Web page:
PRODER 2007-2013 also includes support for marketing and promotional activities, research and experimentation, and training of technical advisors. These measures, although not exclusively targeting the organic sector, financed organic farming organisations’ promotion campaigns, one organic research project and training courses for organic farming advisors.

The total budget of these measures is not exhausted, and calls for submission of applications are still open.

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Research, advice and training

> Research, experimentation, demonstration and extension

Since the mid-1990s, research in the field of organic farming started to be carried out at public research and higher education institutions. However, until the present, a research strategy for organic farming is yet to be defined, and only individual actions carried out in a dispersed way can be pointed out.

From the five Regional Directorates for Agriculture and Fisheries (DRAPs) existing in Mainland Portugal, the work on demonstration and experimentation developed by DRAP of North Region (DRAPN), Central Region (DRAPC) and Algarve (DRAPALG) is summarized in the table below. Although there are no organised extension services, DRAPs are also available to provide technical information and support in the field of organic farming whenever requested (see table 4 above).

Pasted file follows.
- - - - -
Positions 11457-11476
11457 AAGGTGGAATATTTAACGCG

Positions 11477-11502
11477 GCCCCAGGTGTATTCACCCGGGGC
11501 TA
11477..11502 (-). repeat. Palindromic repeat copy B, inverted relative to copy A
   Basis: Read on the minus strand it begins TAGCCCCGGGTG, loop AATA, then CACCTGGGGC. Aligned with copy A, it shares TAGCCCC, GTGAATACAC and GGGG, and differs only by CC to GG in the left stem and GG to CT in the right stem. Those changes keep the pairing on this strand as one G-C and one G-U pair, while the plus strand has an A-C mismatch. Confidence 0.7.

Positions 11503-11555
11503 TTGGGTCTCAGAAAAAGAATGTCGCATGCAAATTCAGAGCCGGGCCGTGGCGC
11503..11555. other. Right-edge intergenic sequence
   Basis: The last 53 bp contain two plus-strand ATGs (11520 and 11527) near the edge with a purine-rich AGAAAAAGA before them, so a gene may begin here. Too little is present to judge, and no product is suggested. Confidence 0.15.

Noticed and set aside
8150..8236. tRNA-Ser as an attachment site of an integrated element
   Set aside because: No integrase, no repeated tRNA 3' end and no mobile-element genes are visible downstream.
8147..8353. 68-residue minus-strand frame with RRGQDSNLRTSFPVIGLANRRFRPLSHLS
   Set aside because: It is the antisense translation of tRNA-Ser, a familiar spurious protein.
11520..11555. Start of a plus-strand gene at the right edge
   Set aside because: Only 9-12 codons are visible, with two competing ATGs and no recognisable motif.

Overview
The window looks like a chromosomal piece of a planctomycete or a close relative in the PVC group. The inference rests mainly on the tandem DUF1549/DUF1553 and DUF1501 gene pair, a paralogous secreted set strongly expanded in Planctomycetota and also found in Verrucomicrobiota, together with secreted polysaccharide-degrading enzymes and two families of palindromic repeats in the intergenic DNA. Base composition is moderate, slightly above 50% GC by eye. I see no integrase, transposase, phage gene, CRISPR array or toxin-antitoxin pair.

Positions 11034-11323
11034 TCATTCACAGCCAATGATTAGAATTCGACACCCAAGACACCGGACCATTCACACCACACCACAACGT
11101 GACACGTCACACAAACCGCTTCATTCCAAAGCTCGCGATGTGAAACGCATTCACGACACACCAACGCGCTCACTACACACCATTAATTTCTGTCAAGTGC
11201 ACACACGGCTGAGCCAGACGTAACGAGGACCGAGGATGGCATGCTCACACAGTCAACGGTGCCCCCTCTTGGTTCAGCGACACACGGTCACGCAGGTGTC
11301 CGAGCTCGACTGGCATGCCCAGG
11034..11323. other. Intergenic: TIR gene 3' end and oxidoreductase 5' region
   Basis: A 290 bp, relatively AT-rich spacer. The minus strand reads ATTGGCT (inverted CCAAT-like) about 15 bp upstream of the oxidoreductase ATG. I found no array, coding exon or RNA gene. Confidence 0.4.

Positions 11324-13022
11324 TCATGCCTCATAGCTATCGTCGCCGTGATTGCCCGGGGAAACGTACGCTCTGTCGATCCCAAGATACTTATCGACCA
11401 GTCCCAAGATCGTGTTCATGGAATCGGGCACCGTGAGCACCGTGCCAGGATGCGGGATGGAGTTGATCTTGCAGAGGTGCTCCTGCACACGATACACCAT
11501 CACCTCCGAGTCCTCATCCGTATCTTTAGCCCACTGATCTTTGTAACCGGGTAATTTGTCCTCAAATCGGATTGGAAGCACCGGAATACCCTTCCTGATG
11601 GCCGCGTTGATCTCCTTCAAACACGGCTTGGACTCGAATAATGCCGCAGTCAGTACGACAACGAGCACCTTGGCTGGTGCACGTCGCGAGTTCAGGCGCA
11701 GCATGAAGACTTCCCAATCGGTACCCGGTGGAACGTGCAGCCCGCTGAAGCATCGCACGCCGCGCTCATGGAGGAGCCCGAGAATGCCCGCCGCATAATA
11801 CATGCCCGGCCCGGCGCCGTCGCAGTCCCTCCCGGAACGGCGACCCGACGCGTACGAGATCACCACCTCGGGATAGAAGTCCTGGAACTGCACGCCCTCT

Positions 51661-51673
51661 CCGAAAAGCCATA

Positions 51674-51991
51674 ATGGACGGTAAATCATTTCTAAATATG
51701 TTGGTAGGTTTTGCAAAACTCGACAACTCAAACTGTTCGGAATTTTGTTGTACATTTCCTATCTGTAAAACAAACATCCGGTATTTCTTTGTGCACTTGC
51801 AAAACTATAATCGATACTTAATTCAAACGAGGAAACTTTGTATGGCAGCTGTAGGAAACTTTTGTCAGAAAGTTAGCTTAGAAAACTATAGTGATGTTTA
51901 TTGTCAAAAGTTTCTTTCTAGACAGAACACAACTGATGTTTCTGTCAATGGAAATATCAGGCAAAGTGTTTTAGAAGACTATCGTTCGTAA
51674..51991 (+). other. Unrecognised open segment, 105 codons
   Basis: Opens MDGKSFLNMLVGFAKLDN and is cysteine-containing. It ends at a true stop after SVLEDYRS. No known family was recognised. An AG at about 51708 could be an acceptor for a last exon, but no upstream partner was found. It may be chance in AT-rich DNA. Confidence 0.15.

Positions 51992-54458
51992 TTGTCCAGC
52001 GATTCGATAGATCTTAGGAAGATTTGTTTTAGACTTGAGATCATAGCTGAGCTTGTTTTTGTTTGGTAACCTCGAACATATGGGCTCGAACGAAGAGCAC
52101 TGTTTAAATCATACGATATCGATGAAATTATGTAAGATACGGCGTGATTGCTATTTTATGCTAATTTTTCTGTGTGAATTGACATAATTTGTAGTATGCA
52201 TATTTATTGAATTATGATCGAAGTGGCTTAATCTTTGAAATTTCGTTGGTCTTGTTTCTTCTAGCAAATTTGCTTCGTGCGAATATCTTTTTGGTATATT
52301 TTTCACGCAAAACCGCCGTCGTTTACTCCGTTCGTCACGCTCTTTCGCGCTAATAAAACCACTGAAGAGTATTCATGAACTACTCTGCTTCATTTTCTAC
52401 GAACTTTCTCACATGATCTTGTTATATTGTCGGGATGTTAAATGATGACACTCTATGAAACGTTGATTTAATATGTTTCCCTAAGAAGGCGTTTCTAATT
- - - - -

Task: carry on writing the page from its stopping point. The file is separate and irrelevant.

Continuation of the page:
In the Madeira Autonomous Region, the Services Directorate for Development of Organic Farming and Livestock (DSDAPB) deserves special mention. Since 2005, seven full-time technical advisors support the organic producers of these islands. At the same time, there are six organic experimentation and demonstration centres, consisting of 45 hectares of pasture and forage for livestock production based on local breeds, 2 hectares of tropical fruit trees, a composting facility, and a nursery for organically grown vegetative propagating material.

A large number of public universities and agricultural higher schools also carry out research in the field of organic farming, whether funded from their own resources, private companies or by FCT (Foundation for Science and Technology): the national research funding agency (see table 5).